I was shocked when I discovered Kildare has the lowest level of Gardaí per head of population in the country, at a staggering 15.01 per 10,000 head of population. This is simply not right.  When you consider that the Sligo / Leitrim Garda division has a rate of 31.16 /10, 000, that there are divisions with double that figure like Limerick, or Roscommon/ Longford, we have to start seriously questioning the allocation of Gardaí to our communities. There are no community Gardaí in the county. We have the second lowest number of Garda stations, just 15. By contrast, Tipperary and Donegal have 37 stations.

It’s imperative the Garda Siochána is restored to its optimal size of 14,000, and that numbers are maintained at this level with no further cutbacks. We need a strong, well-resourced and well-managed force to protect and support our communities and towns. Closing stations, undermining the precious links between the Gardaí and the people they served was a major mistake made by this Government.

I’d like to see the neighbourhood watch programme being revived and expanded. Fianna Fáil wants to establish a national neighbourhood watch directorate to support and drive schemes everywhere, this will be absolutely crucial in terms of tackling rural crime, especially burglaries.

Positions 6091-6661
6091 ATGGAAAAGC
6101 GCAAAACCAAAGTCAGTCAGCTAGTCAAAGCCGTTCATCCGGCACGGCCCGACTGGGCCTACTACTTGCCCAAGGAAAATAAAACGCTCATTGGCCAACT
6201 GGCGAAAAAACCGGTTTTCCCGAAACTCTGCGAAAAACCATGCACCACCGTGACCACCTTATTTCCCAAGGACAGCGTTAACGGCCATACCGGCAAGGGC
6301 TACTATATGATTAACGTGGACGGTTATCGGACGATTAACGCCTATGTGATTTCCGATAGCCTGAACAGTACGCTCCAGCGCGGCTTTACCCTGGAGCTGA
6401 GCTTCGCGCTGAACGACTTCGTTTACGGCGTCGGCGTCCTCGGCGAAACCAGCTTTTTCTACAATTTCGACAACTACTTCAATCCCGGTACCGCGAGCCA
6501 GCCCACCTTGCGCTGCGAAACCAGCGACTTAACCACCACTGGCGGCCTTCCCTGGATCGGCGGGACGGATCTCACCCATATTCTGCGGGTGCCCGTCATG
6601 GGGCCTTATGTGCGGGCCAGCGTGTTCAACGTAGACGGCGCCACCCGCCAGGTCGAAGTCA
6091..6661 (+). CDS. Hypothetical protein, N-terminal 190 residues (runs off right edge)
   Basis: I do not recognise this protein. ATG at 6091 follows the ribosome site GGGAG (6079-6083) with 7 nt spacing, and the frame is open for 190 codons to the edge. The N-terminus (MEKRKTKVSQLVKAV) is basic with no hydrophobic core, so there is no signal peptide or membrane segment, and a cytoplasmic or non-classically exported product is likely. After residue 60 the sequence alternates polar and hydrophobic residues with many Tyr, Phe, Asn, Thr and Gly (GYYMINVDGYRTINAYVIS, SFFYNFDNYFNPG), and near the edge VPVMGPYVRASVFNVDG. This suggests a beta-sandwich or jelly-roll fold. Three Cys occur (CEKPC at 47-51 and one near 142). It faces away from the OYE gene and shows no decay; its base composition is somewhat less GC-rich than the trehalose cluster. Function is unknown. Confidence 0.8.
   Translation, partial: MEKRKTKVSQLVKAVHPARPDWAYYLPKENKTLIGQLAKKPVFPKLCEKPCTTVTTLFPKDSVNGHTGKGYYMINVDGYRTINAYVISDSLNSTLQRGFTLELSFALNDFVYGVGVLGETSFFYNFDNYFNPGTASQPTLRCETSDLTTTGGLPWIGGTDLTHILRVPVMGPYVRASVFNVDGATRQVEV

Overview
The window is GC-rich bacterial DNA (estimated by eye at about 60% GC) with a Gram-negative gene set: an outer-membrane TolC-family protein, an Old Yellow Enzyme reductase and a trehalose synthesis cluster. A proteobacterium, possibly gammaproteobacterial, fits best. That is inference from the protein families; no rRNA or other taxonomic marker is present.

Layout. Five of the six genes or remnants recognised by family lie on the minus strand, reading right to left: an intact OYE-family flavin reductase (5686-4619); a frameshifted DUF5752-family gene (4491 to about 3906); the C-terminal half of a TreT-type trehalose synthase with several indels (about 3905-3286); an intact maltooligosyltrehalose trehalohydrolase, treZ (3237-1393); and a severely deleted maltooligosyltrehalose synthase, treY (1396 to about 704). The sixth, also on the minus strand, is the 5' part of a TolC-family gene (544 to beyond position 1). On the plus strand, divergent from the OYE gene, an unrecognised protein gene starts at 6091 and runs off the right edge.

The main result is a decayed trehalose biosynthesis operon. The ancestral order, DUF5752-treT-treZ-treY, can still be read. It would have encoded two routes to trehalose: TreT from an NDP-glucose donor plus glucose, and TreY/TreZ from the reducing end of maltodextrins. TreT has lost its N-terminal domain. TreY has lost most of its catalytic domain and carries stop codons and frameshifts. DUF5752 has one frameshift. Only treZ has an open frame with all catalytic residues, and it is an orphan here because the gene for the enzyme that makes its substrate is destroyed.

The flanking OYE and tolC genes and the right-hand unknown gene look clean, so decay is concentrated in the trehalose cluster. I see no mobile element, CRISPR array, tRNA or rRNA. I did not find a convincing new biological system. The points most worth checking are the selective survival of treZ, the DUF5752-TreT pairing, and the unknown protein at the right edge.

In Kildare, theft and burglary are the most frequent offences. We have the ninth highest recorded level of crime across 21 Garda divisions. Our burglary rate, compared to a national average, is 57.5 per  10,000 head of population, and puts us at tenth out of the 21 Garda divisions.  Our theft rate is higher, 6th out of the 21 Garda divisions.

Our criminal justice system is expensive, outdated and ineffective A recent CSO report by the Irish Prison service and Central Statistics Office in 2013 showed that criminals in Ireland have a reoffending rate of 62.3% within three years. More than 80% of those who reoffended did so within one year of release.

Fianna Fáil believes that Ireland needs to build a criminal justice system which not only acts to deter criminal activity but also allows for restorative justice to the victim and the community in which the crime was committed. We commit to expanding the use of restorative justice in our criminal justice system where appropriate and ensure that community service orders are fit for purpose and monitored effectively.